EGU General Assembly 2020
© Author(s) 2020. This work is distributed under
the Creative Commons Attribution 4.0 License.

Investigating manganese dynamics in a coupled catchment-reservoir system: Lake Blagdon – SW England

Jack Waterhouse, Thomas Kjeldsen, and Lee Bryant
Jack Waterhouse et al.
  • University of Bath, Architecture & Civil Engineering, United Kingdom of Great Britain and Northern Ireland (

Drinking water security in the UK is facing increasing pressure from rising demand, fuelled by population growth and rising periods of drought. Monitoring and regulation of water quality and related internal biogeochemical processes within drinking-water reservoirs is therefore paramount to maintaining security of supply, as well as allowing continued efficient and cost-effective management. In aquatic systems, internal biogeochemical processes are controlled by a complex set of oxygen-controlled forcing mechanisms; as diffuse pollution inputs from upstream catchments enter oxygen-dynamic reservoirs that frequently include nutrient- and metal-rich sediment, deleterious soluble chemical species (e.g., trace metals such as manganese, Mn) can be released from the sediment to the overlying water. Mn in particular is a problem for drinking water treatment plants. In light of oxygen-related water quality issues, almost all UK drinking water utilities use aeration systems to optimise oxygen concentrations and corresponding water quality and ecosystem health. 

Blagdon Lake in Somerset, SW England is one such medium-size (1.8km2), shallow depth (max: 13.1m) drinking-water reservoir underlain by Mn-rich sediments. The goal of this project was to investigate the dynamics of Mn release into the overlying water, by coupling a catchment model (SWAT) and a reservoir model (CE-QUAL-W2) together. The coupled whole-system model would be assessed using multiple atmospheric, land-use, and catchment management scenarios to discern the driving processes of Mn release and quantify risk to future water security.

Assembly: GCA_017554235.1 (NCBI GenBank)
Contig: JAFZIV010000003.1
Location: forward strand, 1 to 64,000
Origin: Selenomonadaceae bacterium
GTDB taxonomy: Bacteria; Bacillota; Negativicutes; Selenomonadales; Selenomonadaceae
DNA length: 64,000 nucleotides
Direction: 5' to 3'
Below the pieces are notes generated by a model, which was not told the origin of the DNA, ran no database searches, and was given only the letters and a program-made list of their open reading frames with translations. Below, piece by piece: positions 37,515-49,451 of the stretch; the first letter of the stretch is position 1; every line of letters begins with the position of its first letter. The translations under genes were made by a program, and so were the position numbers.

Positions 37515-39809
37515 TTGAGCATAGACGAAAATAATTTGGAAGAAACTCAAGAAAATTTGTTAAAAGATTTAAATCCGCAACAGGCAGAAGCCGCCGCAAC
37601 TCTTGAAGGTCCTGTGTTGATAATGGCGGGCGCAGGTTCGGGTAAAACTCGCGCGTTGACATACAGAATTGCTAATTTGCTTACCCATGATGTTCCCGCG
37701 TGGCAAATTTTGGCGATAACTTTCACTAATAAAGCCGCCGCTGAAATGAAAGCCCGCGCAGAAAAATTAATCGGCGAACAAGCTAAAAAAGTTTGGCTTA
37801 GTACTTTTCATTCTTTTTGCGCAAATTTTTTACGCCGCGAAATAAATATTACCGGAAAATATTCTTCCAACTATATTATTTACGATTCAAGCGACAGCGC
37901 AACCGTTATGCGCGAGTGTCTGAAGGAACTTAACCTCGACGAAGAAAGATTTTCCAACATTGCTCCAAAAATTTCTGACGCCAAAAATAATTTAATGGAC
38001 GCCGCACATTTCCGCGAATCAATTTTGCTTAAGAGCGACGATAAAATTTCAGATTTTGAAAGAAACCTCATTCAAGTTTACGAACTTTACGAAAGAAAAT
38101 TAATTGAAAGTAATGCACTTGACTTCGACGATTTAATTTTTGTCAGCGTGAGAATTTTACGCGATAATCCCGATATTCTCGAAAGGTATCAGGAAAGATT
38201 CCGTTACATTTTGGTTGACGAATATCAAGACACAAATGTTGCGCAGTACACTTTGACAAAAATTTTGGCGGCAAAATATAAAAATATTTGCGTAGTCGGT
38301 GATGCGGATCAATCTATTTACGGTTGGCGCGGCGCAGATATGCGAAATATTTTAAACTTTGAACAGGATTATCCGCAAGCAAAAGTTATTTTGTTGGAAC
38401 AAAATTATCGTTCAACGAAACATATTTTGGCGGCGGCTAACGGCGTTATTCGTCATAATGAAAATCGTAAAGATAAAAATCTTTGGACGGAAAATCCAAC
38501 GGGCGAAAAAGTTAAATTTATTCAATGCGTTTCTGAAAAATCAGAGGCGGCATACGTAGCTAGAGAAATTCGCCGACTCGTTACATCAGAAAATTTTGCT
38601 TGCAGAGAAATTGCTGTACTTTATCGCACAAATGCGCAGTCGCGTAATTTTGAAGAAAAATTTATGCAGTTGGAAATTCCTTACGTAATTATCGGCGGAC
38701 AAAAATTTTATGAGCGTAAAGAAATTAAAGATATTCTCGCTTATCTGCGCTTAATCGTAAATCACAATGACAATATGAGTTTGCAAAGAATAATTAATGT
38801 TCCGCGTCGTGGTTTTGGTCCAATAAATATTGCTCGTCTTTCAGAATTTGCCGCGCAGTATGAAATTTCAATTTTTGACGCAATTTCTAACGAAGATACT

An extensive five-month field campaign was undertaken in Summer 2019 to build water quality time series and calibration datasets for the reservoir model (CE-QUAL-W2). Techniques and equipment deployed during the field work included: water sample filtration & soluble/insoluble Mn analysis at 2m depth intervals; permanently installed thermistor chains using Onset TidbiT v2 loggers at 1m depth resolution; water quality profiles from an EXO3 Sonde, logging pH, chlorophyll-α, conductivity, and turbidity; and surface sediment core Mn analysis. This data was then collated with atmospheric data (ERA5), and existing datasets of nutrient concentration data at multiple inflows (inc. NO2/NO3, Ammonium, Total P/Ortho P). Initial analysis of the data collected during the field campaign suggest that periods of stratification align with elevated Mn concentrations in the water column, directly relating soluble Mn release to air temperature.

How to cite: Waterhouse, J., Kjeldsen, T., and Bryant, L.: Investigating manganese dynamics in a coupled catchment-reservoir system: Lake Blagdon – SW England , EGU General Assembly 2020, Online, 4–8 May 2020, EGU2020-19160,, 2020